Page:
How long does paint last?

I have several cans of paint that I used to paint the rooms (interior latex paint). I turned them upside down and stored them in the garage. It has been I think 20 months ago. Today I opened them so I can do some light touch up work on a few patched up screw holes, I noticed the paint has turned into hardened cottage cheese. How long are they supposed to last? a few months? On the other hand, I have the same brand (Benjamin Moore) latex primer Fresh Start which I bought around the same time, and that was fine. Am I not storing them right or do these paint have a shorted life span? Yes I made sure I close the lid tight, and tapped with a mullet and turned them upside down when I store them.
If I just need to make some light touch up, what is the smallest size they will sell (if I have to add colorant)?
Thanks,
O
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Depends on the paint type, the temperature in garage, quality of seal, etc etc. Latex will not tolerate freezing, and turns to a cheesy mess. My exterior latex paints last about 5-7 years, but garage does not get near freezing here. Towards the end of the paint's life it may get sour smelling, but still sets properly. When I have less than 1/2 gallon unused, I pour into quart or pint glass jars w/ paper or rubber gaskets, so that there is almost no air. Be sure to clean threads well - paint is a wonderful adhesive...The newer plastic paint cans will also preserve paint, as there is no rust - a real prob. for acrylics. Nomally they will mix a quart as a minimum, but some lines of paint are now selling premixed sample bags that hold just a thimbleful of custom color.
<<I close the lid tight, and tapped with a mullet >> No wonder you have probs - try a mallet.
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orangetrader wrote:

That's your problem you tapped with a mullet. Too soft, should have used a mallet. Seriously, primer seems to harden slower than regular paint. I've had paint 3/4 of a gallon last for 5 or 6 years and only 1 year with a quart remaining in the 1 gallon can. Part of that is air space but part is just the changes in paint formulation. You can usually buy 1 quart, but it will cost nearly 1/2 of a gallon. Turning the can upside down probably did nothing. Adding a 1/8 -1/4 inch layer of water on the surface of the paint or breathing CO2 into the can before putting the lid on can help sometimes.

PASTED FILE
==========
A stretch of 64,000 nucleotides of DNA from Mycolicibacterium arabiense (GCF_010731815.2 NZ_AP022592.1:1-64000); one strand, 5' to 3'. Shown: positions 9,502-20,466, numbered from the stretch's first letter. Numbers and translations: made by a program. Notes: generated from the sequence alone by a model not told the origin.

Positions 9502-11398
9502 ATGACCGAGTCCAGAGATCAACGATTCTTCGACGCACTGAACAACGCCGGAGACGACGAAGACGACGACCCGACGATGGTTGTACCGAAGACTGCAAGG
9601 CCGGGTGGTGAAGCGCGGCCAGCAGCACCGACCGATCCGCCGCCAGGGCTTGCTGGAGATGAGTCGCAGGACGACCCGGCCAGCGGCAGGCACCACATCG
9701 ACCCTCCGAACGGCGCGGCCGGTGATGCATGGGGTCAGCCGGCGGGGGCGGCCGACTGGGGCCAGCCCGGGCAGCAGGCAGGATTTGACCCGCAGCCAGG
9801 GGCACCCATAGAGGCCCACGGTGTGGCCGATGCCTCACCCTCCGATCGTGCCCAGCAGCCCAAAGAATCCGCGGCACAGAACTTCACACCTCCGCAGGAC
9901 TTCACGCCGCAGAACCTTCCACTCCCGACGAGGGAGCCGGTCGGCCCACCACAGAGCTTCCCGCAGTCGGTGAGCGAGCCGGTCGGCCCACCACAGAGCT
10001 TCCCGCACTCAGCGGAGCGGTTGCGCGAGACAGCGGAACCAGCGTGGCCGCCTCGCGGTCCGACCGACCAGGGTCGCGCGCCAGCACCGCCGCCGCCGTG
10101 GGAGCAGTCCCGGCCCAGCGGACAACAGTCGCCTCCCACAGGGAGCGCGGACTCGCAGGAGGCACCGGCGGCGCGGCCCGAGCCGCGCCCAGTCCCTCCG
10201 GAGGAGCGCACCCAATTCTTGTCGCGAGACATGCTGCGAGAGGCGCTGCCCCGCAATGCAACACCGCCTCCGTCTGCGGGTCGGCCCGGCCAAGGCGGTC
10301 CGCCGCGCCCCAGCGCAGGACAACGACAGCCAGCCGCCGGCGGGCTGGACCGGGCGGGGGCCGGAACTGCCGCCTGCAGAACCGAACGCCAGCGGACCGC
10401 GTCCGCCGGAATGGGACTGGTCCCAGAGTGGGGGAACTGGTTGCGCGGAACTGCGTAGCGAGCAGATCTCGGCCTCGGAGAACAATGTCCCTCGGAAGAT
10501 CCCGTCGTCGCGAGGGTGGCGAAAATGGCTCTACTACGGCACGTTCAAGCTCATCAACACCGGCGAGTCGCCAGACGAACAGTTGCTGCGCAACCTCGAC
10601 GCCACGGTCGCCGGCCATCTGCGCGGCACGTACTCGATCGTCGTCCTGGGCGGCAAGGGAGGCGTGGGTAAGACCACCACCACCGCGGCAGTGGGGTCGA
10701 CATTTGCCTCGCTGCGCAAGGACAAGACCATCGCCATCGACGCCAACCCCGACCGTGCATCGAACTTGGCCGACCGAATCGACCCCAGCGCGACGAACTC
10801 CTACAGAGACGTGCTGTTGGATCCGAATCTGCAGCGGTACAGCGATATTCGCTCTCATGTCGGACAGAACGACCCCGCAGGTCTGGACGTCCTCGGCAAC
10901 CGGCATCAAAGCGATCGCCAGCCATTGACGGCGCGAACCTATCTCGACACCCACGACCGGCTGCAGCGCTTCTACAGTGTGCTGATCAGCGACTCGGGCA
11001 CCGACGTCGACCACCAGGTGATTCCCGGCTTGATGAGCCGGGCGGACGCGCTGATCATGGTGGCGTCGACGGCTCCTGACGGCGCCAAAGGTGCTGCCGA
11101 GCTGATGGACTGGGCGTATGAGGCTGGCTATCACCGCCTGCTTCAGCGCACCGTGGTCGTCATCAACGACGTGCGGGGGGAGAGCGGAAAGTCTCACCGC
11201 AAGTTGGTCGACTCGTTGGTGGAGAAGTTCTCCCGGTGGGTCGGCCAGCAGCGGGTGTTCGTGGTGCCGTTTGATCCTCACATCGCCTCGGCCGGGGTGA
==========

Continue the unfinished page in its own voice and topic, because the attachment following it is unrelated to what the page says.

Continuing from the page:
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I probably froze to turn thick like that. Good brands can last 20 yrs
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Located in Miami so no freezing here.
O

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To much air in can cured the paint
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Store at any temperature you're comfortable at. Your garage may not offer those conditions, especially in winter. And, there's a cheap little tool made for opening paint cans - it hooks under the rim and opens the lid without deforming it, as a screwdriver might. Some paint/hardware stores will give you one for free if you ask. When closing, put a piece of 2x4 on top and tap on THAT with a mullet, squid, smallmouth bass, or a hammer. The hammer works fastest, but the first three are quieter.

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I once asked my Benjamin Moore dealer that very same question. He said that it would last a long time at room temperature with no air in the can. As I was carrying several cans of paint out the door he made a point of telling me to always keep the cans right side up. I assumed it was to avoid accidental spillage.